From 2003 to 2009, the war in Iraq dominated headlines. Regular updates of bombings and death tolls, centerfolds depicting Baghdad residents picking their way through rubble, and a continuous debate over US motives for invading were the standard stock of media. Now, a decade has passed since the inception of Operation Iraqi Freedom and two years have passed since the withdrawal of US troops—it is time to abandon the question of the war’s origin and begin examining its legacy.


The Iraq war was a remarkable event. A superpower invaded a country with the stated purpose of forcing regime change, and, successfully accomplishing that purpose, subsequently withdrew military forces. With hindsight as our vantage point, we can begin to evaluate the efficacy of the US invasion. Barring a collapse of Iraqi society over the next ten years, the US military appears to have accomplished its goal—a dictator was replaced by a functioning democratic government.

From its inception, the conflict engendered devastating violence. Random murders, suicide bombings, and scattered mortar shells became a part of Iraqi daily life. More than 100,000 civilian deaths have been recorded by independent monitoring agencies. Following a surge in sectarian violence in 2006 and 2007, the number of violent deaths in Iraq declined. It did not return to previous levels, as some predicted, after US troops returned home. The decline, however, has plateaued at 200 deaths per month with more and more of these deaths are coming from the police force. That insurgents have switched from targeting the general population through suicide bombing and are resorting to targeted assassinations of police highlights how the former now see the latter as a viable threat. The targeting of police is proof of the efficacy of their operations, and at least this targeted killing has reduced bystander casualties.


Though security forces have had some success, the upper echelons of government are far from effective. President Jalal Talabani has been an important dealmaker who built bridges between his fellow Kurds and the Arab Sunni and Shia parties before becoming functionally incapacitated by stroke since December. Prime Minister Nouri al-Maliki won a second term in office and formed a national government that includes the three major factions of Iraq: Shia (al-Maliki’s), Sunni, and Kurdish, an arrangement that has proved as paralyzing as unifying. The Sunni opposition has criticized al-Maliki’s failure to appoint interior and defense ministers, which conveniently leaves him in control of the state’s security apparatus. He has also been accused of organizing death squads that target Sunni civilians, but an independent watchdog group reported that police accounted for only 50 civilian deaths in 2012, while insurgents were responsible for almost 1200, numbers that hardly indicate organized death squads. Furthermore, most insurgents are Sunni, many of whom are linked to neighboring Syria’s lingering Ba’ath government. All things considered, al-Maliki appears to be using reasonable judgment in his administration.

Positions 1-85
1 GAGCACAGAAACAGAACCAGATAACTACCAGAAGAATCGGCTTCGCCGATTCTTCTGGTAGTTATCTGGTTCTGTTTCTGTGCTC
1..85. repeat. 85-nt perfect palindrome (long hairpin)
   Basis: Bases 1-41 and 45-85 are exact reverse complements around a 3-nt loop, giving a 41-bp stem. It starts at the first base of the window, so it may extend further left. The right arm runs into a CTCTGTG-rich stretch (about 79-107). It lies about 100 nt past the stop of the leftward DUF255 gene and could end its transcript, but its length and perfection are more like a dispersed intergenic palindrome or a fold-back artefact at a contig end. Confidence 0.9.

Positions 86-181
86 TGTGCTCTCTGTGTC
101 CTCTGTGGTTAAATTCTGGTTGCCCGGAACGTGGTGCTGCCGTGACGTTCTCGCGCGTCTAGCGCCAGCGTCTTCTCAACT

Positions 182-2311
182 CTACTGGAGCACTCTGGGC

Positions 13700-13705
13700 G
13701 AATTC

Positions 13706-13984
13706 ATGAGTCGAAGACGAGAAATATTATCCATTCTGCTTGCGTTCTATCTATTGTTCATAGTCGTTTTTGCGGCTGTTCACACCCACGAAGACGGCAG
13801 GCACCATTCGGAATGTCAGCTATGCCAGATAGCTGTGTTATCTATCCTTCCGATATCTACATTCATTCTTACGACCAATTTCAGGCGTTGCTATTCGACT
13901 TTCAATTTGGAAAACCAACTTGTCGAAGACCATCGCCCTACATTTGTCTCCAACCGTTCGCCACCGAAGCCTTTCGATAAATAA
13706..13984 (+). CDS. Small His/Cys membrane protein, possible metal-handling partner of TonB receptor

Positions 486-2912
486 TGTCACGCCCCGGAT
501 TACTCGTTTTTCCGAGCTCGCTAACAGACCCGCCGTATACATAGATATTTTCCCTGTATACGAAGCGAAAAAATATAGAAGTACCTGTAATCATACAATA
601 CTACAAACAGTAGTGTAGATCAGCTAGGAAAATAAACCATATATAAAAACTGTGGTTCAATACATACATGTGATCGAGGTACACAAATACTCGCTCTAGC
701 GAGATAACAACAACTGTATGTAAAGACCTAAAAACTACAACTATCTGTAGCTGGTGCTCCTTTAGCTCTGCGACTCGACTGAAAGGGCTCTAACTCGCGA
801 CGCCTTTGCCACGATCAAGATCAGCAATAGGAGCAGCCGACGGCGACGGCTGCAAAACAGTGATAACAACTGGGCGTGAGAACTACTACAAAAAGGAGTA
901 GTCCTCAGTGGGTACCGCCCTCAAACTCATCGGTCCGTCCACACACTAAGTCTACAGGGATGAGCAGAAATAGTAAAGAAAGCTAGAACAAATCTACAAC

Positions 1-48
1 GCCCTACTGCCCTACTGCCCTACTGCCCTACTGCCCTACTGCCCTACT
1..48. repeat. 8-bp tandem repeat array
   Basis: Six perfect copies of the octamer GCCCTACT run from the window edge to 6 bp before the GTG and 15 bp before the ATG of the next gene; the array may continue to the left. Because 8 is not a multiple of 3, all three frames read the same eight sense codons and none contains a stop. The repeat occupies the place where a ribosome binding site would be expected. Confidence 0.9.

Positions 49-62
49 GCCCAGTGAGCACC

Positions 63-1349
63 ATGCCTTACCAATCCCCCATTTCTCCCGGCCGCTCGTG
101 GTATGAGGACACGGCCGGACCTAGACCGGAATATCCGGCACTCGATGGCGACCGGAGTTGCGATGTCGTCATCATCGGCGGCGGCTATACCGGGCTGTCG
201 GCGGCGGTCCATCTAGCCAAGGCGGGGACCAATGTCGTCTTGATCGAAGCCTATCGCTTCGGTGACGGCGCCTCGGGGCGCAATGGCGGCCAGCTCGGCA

Indeed, Iraq’s government has gained strength and stability. A hallmark of US mismanagement after the 2004 invasion was the Iraqi Oil Ministry. All of its employees were let go by virtue of being Ba’ath party members (a practical necessity for government officials under Saddam Hussein). Thus the ministry lost all technical knowledge and production came to a grinding halt. But Iraq’s oil production is now approaching the highest levels it had reached under Saddam: the International Energy Agency recently released a report estimating that Iraq’s oil production will double, to 6 million barrels per day, by 2020. It is expected to surpass both Iran and Russia within 20 years to become the second largest oil exporter in the world, second only to Saudi Arabia. While these estimates seem generous, they are conservative compared to the Iraqi Oil Ministry’s own predictions, double that of the IEA’s. For a country that relies on oil exports for 75 percent of its GDP, this will provide a massive and much needed boost in government revenue and per-capita income.


The trends in Iraq, then, seem positive, but the situation is far from perfect and could relapse into a crisis at any moment—particularly if volatility in neighboring Syria persists. Nevertheless, the government is stabilizing, violence is decreasing, and oil exports are improving. Of the world’s stable democracies, none are perfect and most—such as India, the US, and France—molded their democracies over decades and centuries. Iraq needs time, but there is reason for optimism. Someday, Operation Iraqi Freedom may be judged by history books to have lived up to its name.